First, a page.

I have two mysql tables


ID    data    status
1     data1   1
2     data2   1
3     data3   0
4     data4   1


ID    lastLoginDate    specialID
1     2018-09-10       abc
2     2018-03-16       xyz
3     2018-02-20       foo
4     2018-06-18       bar

The common data between both tables is the ID column.

I have a list of specific values I'd like to find in table2 but I would also like to include results that only include data from Table1 where the status is 1 AND where the lastLoginDate from Table2 is less than '2018-03-17'

Here's the code I've tried to use so far, but it does not work:

SELECT Table1.data, Table2.ID, Table2.specialID 
FROM Table1, Table2 
WHERE Table2.SpecialID IN ('acb, foo') OR Table2.ID IN 
  (SELECT Table2.ID 
  FROM Table1, Table2 
  WHERE Table1.ID = Table2.ID 
    AND Table1.status = '1' 
    AND Table2.lastLoginDate < '2018-03-17'

Expected Result:

data    ID    specialID
data1   1     abc
data2   2     xyz

The results shouldn't include ID '3' because the status is '0' in Table1 even though the specialID was included in the 'IN' list.

Also, the results shouldn't include ID '4' because the specialID was not include in the 'IN' list and the 'lastLoginDate' is greater than '2018-03-17'.

Again, there are 2 overall conditions 1. needs to be in the 'IN' list (only if the status is '1') 2. need to fall within the lastLoginDate (if shows up on the 'IN' list that should override this condition, however only if status is '1')

I'm not sure if this needs to be separated into two queries to work properly or not. Hoping someone can help me figure this out.

  • Try this, select t1.data, t1.ID, t2.specialID from table1 t1, table2 t2 where t1.ID = t2.ID and t1.status = 1 and t2.lastLoginDate < '2018-03-17' and t2.speciaID IN ('acb', 'foo') – Santosh Sep 10 '18 at 15:08

If you wan't it to do either in the in list or less then a specific last log in you'll want something like this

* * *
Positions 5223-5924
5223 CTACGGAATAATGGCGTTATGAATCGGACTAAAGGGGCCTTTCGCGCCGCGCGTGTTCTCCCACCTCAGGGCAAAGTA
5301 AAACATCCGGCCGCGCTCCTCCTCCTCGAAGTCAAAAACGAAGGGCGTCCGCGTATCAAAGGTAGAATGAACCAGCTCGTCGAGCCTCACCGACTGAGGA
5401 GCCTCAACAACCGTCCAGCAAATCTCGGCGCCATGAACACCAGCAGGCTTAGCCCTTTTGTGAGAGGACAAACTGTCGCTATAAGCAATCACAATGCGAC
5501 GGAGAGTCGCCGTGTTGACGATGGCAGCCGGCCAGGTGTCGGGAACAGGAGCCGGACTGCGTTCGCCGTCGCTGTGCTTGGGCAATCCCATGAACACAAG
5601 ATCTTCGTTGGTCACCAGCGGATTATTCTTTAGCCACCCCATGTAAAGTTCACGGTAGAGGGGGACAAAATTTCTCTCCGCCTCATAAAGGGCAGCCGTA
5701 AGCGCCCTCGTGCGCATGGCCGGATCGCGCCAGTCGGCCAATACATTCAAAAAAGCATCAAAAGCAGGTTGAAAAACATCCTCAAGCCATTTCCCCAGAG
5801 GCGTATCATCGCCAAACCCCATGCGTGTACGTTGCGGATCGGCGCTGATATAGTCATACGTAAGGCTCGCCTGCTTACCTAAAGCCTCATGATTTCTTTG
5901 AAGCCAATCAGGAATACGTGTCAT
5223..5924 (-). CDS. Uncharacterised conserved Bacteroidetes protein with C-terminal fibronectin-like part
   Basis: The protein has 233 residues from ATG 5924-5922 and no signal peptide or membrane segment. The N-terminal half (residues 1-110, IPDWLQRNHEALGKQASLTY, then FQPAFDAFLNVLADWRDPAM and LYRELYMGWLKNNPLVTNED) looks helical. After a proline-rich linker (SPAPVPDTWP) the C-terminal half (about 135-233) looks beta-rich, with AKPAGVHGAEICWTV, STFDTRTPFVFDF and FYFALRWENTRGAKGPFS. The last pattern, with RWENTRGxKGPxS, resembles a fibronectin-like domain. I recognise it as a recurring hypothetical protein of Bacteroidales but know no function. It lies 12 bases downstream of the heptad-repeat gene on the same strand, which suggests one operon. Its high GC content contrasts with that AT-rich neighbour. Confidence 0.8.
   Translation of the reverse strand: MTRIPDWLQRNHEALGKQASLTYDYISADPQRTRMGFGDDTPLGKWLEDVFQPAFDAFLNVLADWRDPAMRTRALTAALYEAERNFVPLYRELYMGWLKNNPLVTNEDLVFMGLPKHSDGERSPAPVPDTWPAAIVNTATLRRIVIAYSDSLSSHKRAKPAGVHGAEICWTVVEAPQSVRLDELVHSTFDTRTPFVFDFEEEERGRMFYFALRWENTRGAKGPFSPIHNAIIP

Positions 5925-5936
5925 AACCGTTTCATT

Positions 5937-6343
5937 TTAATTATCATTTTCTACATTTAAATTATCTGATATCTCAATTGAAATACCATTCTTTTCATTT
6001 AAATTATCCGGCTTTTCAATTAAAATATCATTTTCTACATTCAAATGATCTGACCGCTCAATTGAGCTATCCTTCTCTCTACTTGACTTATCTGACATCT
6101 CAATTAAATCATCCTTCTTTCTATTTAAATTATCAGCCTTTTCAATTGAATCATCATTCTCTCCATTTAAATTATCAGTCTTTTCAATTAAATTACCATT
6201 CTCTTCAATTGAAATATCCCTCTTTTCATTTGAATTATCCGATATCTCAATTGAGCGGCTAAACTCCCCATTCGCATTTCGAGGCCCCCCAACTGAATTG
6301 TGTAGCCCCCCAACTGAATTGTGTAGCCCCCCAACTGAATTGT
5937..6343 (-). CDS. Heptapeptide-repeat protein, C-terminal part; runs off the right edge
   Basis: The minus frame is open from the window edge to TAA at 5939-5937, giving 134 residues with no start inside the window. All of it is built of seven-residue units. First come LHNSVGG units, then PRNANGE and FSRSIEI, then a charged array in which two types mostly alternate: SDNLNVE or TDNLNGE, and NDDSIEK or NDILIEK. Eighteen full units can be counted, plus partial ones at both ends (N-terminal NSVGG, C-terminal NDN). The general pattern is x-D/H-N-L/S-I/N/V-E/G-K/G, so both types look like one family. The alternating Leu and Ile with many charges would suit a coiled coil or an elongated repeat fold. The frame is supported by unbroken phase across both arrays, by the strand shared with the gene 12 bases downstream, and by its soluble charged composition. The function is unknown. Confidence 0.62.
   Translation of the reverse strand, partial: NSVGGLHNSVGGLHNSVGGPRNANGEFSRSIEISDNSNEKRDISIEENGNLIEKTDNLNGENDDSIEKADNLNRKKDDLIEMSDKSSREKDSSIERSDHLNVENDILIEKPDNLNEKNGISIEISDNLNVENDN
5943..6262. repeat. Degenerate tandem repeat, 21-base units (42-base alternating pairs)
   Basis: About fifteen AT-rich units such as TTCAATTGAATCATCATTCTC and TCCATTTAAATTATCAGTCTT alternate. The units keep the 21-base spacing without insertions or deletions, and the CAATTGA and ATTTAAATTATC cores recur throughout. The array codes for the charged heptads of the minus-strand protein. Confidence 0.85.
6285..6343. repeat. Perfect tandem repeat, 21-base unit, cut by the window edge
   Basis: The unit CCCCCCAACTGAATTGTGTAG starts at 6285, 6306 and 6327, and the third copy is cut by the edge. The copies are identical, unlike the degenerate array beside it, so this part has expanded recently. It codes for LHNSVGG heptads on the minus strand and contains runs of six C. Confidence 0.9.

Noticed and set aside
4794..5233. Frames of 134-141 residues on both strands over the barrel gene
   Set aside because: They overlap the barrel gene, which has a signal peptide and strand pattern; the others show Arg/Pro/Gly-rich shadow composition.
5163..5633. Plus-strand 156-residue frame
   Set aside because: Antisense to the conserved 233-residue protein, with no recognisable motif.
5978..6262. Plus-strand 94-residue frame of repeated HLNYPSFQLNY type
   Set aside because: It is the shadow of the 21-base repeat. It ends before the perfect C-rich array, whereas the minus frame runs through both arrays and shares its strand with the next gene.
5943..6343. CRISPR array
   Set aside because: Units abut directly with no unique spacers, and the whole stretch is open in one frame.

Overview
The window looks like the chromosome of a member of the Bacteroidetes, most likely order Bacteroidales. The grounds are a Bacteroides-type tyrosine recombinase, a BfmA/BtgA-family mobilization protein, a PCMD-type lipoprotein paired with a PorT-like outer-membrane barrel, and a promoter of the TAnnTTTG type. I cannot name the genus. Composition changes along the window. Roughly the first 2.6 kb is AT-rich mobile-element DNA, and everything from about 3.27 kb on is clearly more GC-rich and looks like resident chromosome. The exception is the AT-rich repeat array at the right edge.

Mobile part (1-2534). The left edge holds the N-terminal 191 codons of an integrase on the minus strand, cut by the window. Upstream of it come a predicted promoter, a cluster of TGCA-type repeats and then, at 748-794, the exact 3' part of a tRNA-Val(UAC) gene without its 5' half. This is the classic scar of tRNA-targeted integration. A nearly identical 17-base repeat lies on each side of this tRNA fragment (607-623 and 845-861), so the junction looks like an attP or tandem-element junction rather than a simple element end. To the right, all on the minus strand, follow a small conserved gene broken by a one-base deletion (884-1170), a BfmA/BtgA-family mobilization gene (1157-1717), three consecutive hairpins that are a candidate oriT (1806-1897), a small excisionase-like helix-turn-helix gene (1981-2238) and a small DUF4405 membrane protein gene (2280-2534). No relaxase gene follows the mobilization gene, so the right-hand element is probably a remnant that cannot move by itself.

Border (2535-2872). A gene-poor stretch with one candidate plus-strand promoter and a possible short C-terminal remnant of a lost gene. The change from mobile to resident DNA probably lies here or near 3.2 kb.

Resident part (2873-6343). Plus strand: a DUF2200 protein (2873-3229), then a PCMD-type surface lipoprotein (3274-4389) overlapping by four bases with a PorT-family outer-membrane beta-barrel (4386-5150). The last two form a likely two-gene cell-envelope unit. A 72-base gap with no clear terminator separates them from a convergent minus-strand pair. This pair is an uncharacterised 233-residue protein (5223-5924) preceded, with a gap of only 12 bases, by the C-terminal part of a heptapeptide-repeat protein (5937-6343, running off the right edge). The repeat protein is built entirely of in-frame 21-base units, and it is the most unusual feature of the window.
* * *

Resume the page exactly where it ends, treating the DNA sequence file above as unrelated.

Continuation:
select t1.data, t2.id, t2.specialID
from table1 t1
inner join table2 t2
    on t1.id = t2.id 
where t1.status = 1
    and (t2.specialID in('abc','foo') or t2.lastloginDate <'2018-03-17')
  • 1
    Can you explain to the OP a bit more in detail what is inside your solution? – Lelio Faieta Sep 10 '18 at 15:19
  • Sure. What i'm doing is joining the two tables together with an inner join which implies that both sets of id's need to exist in each table. Then I'm checking that status id of 1 is set and finally the tricky bit is the and statement which checks to see if the special id exists or the last log in date is less then 2018-03-17. That and statement will return any records that meet either criteria inside of the () which is a good way to combined conditionals where you want an if this or that sort of result. – saihtam8 Sep 10 '18 at 15:29

I think you have overcomplicated things, a simple match by id should remove any results where there isn't a match by id (the same as doing an inner join), for the rest of the condition you can just add them to the where clause:

Select t1.data, t1.id, t2.specialID
from Table1 as T1, Table2 as T2
where t1.id = t2.id
and t1.status = 1
and t2.specialId in ('abc','foo')
and t2.login_date < '2018-03-17' ;
  • implicit joins have been long deprecated and replaced by explicit joins that also increase readibility – Lelio Faieta Sep 10 '18 at 15:18
  • 1
    @LelioFaieta Implicit joins are treated just the same as explicit joins by the Database. What you say about readablitiy is argueble and in the end a matter of taste. Thanks for the downvote, even if it is a valid answer. – Juan Sep 10 '18 at 15:21
  • Even if it is a working answer it is not the correct one. Only with explicit join you have the full control on how to join the tables. – Lelio Faieta Sep 10 '18 at 15:26
  • @LelioFaieta Yes, but that full control (Outer, left, I assume) is not needed for this query. You need to distinguish between things that are wrong and things are not just as you would like them to be because they look better (to you). – Juan Sep 10 '18 at 15:45
  • have a look at questions like this one to understand what i mean. – Lelio Faieta Sep 10 '18 at 15:48

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